With last week’s workshop, the opportunity arrived to start the process to clearly define and support countries to make meaningful LAFs and so more effectively identify illegal imports/exports and shut them out of the marketplace. We believe the laws relevant for timber tree species are broader in the scope than those explicitly and solely utilised for the protection and conservation of other wild plants or animals.
The scope of legislative and regulatory frameworks relevant to a CITES LAF for specimens of tree species may additionally include those which regulate the right to log a forest (e.g. allocation of concessions) and the conditions of that logging right (e.g. to have forest management plans in place, conduct inventories, minimum cutting diameters, maintaining conservation set-asides and annual allowable cuts or quotas).
Other laws might include those governing the trade, processing, transport and export of timber while additional regulations might include land tenure rights, consultation with and compensation for indigenous or local people, laws prohibiting crime or corruption and the payment of taxes and fees. These regulations are often designed to pay for enforcement or monitoring – ultimately, however, they are all collectively designed to maintain the forest resource-base and ensure the protection of endangered trees in the wild.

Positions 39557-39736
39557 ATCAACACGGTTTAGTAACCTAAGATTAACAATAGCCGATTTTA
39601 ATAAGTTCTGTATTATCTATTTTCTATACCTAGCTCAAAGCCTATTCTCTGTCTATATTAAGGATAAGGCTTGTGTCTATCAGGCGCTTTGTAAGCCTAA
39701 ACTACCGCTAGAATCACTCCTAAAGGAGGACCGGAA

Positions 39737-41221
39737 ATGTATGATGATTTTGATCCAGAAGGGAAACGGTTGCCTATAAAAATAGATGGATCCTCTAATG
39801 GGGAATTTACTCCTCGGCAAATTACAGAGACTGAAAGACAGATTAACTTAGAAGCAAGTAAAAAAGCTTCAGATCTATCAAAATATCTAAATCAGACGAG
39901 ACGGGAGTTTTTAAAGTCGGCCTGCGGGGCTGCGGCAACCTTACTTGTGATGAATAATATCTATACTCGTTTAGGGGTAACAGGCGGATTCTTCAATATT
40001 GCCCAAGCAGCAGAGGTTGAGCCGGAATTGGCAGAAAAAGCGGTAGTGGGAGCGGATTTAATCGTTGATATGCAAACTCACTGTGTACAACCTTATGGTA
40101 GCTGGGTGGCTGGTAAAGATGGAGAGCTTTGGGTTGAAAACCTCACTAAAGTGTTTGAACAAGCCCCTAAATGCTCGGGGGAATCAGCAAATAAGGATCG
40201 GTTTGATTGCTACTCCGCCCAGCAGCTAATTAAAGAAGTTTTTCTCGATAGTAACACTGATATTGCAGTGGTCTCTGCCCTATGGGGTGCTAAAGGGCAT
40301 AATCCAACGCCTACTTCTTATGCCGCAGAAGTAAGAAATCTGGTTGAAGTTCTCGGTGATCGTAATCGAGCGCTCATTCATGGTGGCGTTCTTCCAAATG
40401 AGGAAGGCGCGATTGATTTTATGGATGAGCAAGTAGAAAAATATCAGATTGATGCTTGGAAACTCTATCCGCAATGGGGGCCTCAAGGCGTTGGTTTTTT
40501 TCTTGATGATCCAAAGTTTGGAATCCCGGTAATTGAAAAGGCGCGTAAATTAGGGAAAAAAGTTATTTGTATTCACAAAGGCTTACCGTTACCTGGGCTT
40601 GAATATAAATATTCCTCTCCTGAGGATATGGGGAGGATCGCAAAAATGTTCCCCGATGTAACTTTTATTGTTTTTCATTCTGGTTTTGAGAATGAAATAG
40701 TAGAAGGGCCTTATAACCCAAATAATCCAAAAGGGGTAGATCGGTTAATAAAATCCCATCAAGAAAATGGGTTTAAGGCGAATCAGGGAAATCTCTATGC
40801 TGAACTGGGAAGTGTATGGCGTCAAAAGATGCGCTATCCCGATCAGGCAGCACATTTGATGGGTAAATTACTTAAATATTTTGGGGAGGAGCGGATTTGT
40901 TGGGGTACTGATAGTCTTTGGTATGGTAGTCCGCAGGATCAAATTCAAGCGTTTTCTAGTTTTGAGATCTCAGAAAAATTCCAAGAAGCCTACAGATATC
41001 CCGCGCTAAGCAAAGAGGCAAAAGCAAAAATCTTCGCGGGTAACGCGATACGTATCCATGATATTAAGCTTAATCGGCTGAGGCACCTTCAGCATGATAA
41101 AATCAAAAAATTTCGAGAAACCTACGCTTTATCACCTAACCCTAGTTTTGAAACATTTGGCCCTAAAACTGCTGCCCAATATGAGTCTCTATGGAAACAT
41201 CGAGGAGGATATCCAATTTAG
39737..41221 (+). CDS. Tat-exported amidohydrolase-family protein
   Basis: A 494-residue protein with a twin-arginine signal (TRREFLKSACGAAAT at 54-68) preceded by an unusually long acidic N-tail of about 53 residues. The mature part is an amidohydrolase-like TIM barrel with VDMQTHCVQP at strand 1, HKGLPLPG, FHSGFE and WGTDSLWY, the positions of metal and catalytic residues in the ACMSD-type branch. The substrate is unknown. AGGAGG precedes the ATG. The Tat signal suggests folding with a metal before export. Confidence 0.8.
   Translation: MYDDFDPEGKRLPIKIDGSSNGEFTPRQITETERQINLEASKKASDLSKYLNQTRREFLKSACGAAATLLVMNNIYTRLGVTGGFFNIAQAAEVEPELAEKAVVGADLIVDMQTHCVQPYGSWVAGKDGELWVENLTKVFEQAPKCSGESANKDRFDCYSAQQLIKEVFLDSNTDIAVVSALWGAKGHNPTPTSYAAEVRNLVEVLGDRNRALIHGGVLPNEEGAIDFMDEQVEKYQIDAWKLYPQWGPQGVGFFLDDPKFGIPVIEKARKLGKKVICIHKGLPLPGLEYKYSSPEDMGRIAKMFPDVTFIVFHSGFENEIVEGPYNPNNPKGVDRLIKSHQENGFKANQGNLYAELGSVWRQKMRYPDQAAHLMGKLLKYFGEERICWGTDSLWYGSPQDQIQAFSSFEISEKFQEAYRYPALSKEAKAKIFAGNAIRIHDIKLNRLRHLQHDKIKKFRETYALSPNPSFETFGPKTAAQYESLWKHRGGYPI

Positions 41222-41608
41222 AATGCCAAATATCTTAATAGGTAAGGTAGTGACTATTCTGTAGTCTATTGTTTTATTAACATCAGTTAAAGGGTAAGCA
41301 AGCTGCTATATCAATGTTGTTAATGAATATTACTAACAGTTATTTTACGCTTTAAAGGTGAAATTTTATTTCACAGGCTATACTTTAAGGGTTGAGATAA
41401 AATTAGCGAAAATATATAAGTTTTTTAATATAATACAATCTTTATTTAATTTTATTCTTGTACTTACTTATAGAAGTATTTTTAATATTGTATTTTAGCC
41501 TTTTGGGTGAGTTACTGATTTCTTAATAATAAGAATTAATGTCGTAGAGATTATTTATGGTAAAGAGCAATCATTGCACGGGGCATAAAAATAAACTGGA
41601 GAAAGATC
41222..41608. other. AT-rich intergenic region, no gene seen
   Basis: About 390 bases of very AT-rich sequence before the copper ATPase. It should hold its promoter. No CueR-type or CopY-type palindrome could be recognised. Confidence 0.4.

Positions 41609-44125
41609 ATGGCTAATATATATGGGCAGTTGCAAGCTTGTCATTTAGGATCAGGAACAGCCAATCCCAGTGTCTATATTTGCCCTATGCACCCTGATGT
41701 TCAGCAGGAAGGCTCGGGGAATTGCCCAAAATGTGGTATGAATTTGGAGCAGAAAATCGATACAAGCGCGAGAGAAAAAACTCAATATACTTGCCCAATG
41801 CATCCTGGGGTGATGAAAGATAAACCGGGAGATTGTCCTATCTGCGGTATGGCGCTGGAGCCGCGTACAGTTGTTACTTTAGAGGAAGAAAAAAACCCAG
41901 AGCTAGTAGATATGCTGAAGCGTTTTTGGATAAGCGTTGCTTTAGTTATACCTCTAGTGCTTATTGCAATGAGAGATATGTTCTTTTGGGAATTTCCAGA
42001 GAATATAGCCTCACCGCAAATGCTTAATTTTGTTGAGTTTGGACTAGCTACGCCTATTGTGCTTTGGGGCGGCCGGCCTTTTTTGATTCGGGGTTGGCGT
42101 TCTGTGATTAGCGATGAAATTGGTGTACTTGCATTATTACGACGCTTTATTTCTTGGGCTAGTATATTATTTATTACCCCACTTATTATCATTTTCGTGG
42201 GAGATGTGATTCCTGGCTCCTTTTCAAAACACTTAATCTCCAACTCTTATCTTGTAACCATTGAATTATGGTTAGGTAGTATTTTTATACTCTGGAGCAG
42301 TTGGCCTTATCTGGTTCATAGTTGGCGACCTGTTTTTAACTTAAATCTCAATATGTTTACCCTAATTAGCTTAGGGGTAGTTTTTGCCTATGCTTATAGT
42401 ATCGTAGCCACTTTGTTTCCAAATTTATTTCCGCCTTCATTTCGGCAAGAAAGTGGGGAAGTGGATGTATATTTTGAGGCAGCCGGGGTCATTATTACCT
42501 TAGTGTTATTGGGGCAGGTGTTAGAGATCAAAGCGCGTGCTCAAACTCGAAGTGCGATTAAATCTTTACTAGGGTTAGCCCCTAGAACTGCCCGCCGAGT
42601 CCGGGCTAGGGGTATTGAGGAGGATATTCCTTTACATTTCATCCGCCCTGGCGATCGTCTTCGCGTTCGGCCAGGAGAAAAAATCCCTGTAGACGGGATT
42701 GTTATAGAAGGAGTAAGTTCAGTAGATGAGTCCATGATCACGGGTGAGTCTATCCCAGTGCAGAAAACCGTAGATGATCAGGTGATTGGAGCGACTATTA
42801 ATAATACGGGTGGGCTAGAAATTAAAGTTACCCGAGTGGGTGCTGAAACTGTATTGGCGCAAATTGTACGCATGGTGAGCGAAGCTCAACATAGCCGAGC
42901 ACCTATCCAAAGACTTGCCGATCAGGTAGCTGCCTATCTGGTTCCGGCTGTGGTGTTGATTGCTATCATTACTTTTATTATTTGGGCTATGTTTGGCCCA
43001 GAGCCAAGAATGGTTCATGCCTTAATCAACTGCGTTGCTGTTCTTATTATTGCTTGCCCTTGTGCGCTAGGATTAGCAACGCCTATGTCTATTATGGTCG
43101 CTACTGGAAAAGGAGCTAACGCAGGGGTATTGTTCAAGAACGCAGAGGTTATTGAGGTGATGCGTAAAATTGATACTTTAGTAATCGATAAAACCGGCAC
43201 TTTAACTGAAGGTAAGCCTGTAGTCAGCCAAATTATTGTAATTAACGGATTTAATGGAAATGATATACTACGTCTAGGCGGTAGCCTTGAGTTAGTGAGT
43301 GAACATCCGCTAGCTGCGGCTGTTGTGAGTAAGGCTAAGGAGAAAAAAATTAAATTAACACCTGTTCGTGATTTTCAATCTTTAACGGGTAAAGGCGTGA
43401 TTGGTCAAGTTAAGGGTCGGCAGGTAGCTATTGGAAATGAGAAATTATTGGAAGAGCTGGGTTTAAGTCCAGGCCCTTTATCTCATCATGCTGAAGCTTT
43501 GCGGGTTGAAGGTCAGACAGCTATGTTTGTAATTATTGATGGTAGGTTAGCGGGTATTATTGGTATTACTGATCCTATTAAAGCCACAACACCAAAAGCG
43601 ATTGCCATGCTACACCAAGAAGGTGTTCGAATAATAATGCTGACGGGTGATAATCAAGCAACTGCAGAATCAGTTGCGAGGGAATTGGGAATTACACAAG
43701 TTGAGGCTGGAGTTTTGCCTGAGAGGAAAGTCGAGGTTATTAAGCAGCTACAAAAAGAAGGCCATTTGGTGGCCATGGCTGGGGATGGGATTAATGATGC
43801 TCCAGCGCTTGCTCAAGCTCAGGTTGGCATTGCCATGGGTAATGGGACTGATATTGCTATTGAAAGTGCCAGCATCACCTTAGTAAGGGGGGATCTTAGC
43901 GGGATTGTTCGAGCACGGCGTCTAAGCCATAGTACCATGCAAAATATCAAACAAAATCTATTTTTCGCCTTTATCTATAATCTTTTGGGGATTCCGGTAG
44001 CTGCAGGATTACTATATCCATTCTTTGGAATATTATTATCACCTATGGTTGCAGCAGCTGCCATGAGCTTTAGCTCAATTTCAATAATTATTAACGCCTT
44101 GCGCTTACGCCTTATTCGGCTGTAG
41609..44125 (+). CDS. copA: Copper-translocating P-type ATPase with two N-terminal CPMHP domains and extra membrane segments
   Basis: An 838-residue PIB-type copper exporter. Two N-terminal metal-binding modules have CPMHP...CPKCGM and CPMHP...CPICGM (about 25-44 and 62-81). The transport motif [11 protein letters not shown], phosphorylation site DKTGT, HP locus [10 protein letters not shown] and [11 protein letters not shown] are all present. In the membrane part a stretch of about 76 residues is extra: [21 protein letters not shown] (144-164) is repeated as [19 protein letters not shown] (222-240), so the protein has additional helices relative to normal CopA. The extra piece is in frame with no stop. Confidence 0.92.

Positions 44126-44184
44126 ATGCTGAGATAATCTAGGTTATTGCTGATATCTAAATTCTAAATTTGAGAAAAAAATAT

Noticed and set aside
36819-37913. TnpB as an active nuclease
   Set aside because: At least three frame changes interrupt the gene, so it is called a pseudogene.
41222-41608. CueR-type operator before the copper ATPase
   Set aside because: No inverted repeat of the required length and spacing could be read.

Verifiable traceability of tree specimens through the Chain of Custody from the point of export back to the tree stump where the log was cut is a prerequisite for any CITES LAF. With full traceability, it might be possible to assess compliance with the relevant scope of laws pertinent to each stage in production, trade and export of timber species specimens.
We attended the workshop with several other non-profit organisations and together drafted these recommendations for the Parties to consider. Overall, the workshop was positive and we were able to present our recommendations and support the drafting process.
We proposed strengthening the section related to assessment of risk of a particular animal or plant species, based but not limited to the “balancing of factors”, and were able to include additional factors such as the monetary value of the specimens, the occurrence of lookalike species in trade and whether there were any prohibitions or restrictions in place (at CITES or at national and sub-national levels).
Based on inputs of the NGOs and Parties, the CITES Secretariat is currently writing an amended draft guidelines document, the first of its kind, and will circulate it among participants in the coming weeks. We hope that each country will adopt a deliberative process to define their LAFs and include all relevant local stakeholders.
We look forward to seeing the new draft and remain hopeful its suggestions may be strengthened further at the next meeting of the CITES Standing Committee, in Sochi this October, and fully adopted in the form of a resolution at the next CITES CoP, due to take place in Sri Lanka in May 2019.